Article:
Today, and yesterday, I have been working on this painting. It is a new style for me, and very different, in that it is almost cartoon-like, painterly, in it’s etchings (but I really like it; it is natural).
The piece is still not done, which is why I have not shared all of it. As it is, I am currently using my newly-fortified knowledge of Personality Type to change my approach to art, and try to find greater happiness while doing so.
As an INFJ my attraction to art, as I have found, has been best summed up in Dr. A. J. Drenth’s article on the INFJ Personality Type, in discussing our inferior function, Extraverted Sensing (which is, for the most part, a subconscious function):
“Despite its characteristic elusiveness, it is impossible to achieve psychospiritual wholeness without the inferior function, since wholeness demands that all four functions be intregrated. Because we all know this intuitively, each personality type can be seen as striving to integrate its inferior function.”
Now, I have always been attracted to art; even as a kid, I was always drawing, living in my fantasies, or otherwise doing crazy creative sh*t out in the backyard somewhere. It’s just who I am.
Yet reading what he’s written on Function Stack development in the aforementioned article has helped explain a great load of the issues I have been experiencing, and working through, with my creativity in the past few years.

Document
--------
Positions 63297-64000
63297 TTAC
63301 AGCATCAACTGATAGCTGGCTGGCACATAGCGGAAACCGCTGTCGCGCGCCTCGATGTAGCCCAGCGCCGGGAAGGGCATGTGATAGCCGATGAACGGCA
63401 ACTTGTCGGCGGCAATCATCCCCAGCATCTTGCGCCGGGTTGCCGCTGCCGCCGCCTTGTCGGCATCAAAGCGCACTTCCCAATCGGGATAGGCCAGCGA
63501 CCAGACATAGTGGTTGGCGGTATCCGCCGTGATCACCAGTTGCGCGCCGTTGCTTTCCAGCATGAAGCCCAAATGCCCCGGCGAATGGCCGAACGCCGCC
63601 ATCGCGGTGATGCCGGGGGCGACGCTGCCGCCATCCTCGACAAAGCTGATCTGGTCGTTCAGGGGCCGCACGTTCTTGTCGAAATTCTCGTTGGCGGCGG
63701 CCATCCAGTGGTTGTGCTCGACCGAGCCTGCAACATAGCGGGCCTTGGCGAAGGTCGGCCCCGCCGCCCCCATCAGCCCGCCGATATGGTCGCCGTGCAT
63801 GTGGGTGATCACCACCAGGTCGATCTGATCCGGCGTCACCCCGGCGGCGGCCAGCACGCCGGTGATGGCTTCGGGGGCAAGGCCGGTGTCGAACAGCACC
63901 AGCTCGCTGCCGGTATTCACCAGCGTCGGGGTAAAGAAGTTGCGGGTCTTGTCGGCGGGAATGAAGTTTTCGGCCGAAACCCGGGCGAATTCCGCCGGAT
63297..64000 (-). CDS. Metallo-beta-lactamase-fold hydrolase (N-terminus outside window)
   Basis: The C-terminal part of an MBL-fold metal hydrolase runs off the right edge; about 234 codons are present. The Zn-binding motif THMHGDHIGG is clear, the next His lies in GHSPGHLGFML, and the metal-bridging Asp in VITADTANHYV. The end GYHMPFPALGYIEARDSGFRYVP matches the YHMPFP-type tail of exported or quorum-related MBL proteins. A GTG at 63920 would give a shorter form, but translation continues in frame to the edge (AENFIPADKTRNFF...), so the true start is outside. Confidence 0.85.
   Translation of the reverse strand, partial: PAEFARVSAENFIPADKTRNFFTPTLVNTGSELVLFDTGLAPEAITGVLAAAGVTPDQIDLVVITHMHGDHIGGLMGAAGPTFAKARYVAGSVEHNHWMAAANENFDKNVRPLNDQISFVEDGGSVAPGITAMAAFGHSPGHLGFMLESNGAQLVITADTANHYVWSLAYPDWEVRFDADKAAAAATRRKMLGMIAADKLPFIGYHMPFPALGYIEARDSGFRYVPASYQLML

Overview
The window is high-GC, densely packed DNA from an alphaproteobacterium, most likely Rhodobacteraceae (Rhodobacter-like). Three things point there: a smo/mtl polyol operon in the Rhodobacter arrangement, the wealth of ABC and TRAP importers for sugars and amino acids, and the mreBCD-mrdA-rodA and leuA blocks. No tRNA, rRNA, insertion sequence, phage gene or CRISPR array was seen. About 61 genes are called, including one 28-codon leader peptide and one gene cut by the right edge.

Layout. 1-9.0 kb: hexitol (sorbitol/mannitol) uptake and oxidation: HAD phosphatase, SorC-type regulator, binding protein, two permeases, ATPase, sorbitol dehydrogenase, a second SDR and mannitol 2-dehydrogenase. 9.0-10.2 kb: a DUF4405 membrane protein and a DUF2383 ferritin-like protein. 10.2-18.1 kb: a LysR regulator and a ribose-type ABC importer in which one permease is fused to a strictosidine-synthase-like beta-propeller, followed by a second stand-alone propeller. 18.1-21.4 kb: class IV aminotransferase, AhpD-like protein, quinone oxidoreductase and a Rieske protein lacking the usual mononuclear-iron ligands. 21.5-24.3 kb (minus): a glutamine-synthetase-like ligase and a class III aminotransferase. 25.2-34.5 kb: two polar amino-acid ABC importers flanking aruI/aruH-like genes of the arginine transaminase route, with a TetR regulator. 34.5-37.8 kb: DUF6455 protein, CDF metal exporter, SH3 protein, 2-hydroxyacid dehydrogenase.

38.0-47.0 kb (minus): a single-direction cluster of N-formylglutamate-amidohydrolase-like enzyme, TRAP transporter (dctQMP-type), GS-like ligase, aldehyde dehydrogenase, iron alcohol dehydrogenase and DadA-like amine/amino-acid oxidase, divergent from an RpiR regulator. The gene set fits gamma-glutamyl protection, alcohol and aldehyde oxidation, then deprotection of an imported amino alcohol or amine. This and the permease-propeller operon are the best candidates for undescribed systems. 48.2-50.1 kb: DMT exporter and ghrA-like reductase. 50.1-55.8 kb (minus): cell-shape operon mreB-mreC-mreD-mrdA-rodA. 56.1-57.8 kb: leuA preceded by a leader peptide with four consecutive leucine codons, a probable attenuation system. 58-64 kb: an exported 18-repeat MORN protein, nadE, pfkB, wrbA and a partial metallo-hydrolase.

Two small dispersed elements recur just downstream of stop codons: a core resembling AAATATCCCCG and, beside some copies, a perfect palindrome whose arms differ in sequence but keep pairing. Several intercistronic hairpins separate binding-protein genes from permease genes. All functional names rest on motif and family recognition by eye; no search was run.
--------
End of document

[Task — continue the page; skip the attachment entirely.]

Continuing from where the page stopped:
My Function Stack Development:
As a child, I never had a problem painting, drawing, or bringing unique and amazing things into existence through my creativity. That’s because I had under-developed Extraverted Feeling (Fe), and as I was still in school, art was simply art; it meant nothing, and was merely a complete surrender to Extraverted Sensing (Se) without needing an end result (Introverted Intuiting). Because of this, I decided I would be an artist and creative as a career; it was clearly my calling in life, and it is something I still love to this day.
However, come High-School it seems Introverted Intuition (Ni) peaked, and then Extraverted Feeling (Fe) began to develop. And this, paired with what I was learning at the time, absolutely crippled my creativity. Before that I had honed the use of my fully-fledged Ni to bring wonderful things into the world—though still very much in the realm of Se (Extraverted Sensing), as there wasn’t any perceived pressure (Fe) and it was still a process of using and discovering my own vision through Ni.